August 12, 2000
VON FREEMAN/FRANK CATALANO
You Talkin' To Me?!
Opera may be promoting its three (vocal) tenors ad nauseam, but jazz has a much more venerable tradition of two (instrumental) tenors. In many ways the tenor saxophone is the prototypical jazz instrument. So tenor duels have been a feature of the music almost from the time Coleman Hawkins first changed a reed in the 1920s.
This enjoyable disc confirms that the sax face off pioneered by such tenor tag teams as Gene Ammons and Sonny Stitt and Eddie "Lockjaw" Davis and Johnny Griffin is still alive and blowing. But there's an extra twist here: One of the saxophone soloists is 22, the other more than 55 years older.
Considering the older man is Chicago legend Von Freeman, this is no contest between a toothless tiger and young kitten either. For Freeman who evolved his singular style back when Charlie Parker was still touring regularly, has always been a distinctive modernist. In fact, without a scorecard, most listeners would be hard pressed to figure out which saxophonist has qualified for a pension and which one was watching Sesame Street a few years ago.
Backed by a hard driving veteran rhythm section, the twin tenors work out on expected standards like "Good Bait", "Summertime" and "Wave", plus a couple of Catalano originals, with the sort of go-for-broke, hand clapping, foot stomping exuberance that characterize a typical Freeman night club set. The younger saxist should know these moves well; he first sat in with the older man when he was all of 13 years old.
Still, during the course of nearly 72 minutes of music here, it's Freeman's slightly tart tone that more often than not heads for the stratosphere and while occasionally lightening the proceedings with some wry quotes. Considering you're listening to a man who predates the formation of the Windy City's Association for the Advancement of Creative Musicians and played in Sun Ra's first rehearsal band, Freeman unquestionably puts the lie to the statement that Jazz is a young man's art. But Catalano is no slouch either. Listen to him echoing and ornamenting the master's runs in the a capella beginning of "Alone Together".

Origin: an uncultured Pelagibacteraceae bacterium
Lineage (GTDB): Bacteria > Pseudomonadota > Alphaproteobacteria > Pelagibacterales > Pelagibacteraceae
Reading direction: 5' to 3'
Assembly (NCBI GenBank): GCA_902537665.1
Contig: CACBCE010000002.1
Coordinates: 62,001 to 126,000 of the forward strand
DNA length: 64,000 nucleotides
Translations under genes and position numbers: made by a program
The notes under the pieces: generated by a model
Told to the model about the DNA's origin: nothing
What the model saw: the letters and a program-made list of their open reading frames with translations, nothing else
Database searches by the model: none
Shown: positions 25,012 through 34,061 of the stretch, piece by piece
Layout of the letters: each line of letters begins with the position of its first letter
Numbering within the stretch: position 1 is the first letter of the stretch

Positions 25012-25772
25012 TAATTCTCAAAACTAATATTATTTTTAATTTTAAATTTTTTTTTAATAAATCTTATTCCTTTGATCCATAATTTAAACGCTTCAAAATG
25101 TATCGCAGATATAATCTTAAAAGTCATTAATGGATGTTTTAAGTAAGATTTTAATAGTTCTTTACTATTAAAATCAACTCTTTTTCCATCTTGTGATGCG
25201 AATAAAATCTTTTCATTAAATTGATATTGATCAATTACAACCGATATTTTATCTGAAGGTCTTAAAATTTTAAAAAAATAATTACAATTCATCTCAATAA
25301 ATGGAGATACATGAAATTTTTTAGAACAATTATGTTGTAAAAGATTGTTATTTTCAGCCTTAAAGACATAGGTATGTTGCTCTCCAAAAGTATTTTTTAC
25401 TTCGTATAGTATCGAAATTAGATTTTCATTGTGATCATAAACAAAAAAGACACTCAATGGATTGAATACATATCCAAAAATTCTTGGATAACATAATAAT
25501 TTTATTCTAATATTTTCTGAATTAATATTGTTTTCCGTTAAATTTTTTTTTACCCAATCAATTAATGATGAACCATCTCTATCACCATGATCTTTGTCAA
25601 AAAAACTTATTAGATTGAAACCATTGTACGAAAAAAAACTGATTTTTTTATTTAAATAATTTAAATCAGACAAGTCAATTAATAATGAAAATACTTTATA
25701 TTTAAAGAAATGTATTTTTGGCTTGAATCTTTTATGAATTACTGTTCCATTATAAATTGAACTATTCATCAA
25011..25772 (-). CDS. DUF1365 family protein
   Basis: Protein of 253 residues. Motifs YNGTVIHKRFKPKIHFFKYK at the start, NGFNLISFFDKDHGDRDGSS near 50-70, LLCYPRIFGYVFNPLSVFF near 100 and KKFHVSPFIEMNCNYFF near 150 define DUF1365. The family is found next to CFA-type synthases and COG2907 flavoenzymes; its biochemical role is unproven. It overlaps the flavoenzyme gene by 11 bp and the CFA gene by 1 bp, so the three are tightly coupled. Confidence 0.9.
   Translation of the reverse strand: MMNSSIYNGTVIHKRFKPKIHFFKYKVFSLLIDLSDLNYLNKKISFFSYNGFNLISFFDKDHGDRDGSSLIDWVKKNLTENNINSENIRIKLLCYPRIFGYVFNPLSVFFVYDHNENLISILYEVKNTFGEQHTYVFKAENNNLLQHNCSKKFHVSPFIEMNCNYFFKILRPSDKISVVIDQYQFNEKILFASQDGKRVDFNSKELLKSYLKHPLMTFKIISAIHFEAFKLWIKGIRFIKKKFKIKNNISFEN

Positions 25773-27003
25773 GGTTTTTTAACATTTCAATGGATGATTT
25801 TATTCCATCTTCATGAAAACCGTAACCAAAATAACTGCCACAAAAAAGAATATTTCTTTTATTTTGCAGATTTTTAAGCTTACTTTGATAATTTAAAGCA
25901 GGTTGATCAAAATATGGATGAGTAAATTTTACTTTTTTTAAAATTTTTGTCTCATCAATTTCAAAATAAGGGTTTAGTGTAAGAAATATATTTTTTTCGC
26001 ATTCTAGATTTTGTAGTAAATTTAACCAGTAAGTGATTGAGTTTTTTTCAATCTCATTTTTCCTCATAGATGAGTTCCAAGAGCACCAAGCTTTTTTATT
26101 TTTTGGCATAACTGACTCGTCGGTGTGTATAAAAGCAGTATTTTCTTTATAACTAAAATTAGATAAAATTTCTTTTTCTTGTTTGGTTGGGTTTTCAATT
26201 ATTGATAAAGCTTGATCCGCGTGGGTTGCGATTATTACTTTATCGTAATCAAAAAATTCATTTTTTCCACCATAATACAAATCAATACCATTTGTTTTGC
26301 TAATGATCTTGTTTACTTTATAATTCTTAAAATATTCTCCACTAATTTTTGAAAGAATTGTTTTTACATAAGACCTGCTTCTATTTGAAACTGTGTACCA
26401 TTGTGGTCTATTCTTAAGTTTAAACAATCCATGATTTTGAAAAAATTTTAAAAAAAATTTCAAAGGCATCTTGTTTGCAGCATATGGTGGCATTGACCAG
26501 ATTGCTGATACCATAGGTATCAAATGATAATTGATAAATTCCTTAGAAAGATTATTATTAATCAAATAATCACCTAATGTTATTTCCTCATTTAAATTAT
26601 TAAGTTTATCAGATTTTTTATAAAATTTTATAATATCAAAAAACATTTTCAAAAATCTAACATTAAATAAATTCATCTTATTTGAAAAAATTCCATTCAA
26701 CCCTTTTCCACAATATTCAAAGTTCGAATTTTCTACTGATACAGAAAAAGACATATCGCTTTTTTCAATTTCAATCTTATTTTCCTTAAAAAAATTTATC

Smooth jazz fanciers could probably be jolted off of their comfy couches by this CD, with no tune save "When I Fall In Love" — all 3:54 of it — taken at anything slower than mid tempo; and the majority are much faster. Leaving the spotlight firmly on the front line the pianist, bassist and drummer do exemplary work, extending themselves on no more than the odd few breaks.
Nearly any session featuring Freeman is worth hearing and this one should certainly be added to the list. Catalono's future career will be worth watching as well. Younger than even the youngest Young Lion, he seems well on his way to forging an original style that draws on the tradition without being a captive of it.
— Ken Waxman
Track Listing: 1. Get Out 2. Good Bait 3. When I Fall In Love 4. You Talkin' To Me?! 5. Summertime 6. Alone Together 7. Wave 8. I Could Write A Book 9. Reverse Blues
Personnel: Von Freeman, Frank Catalano (tenor saxophones); Larry Novak (piano); Larry Kohut (bass); Joel Spencer (drums)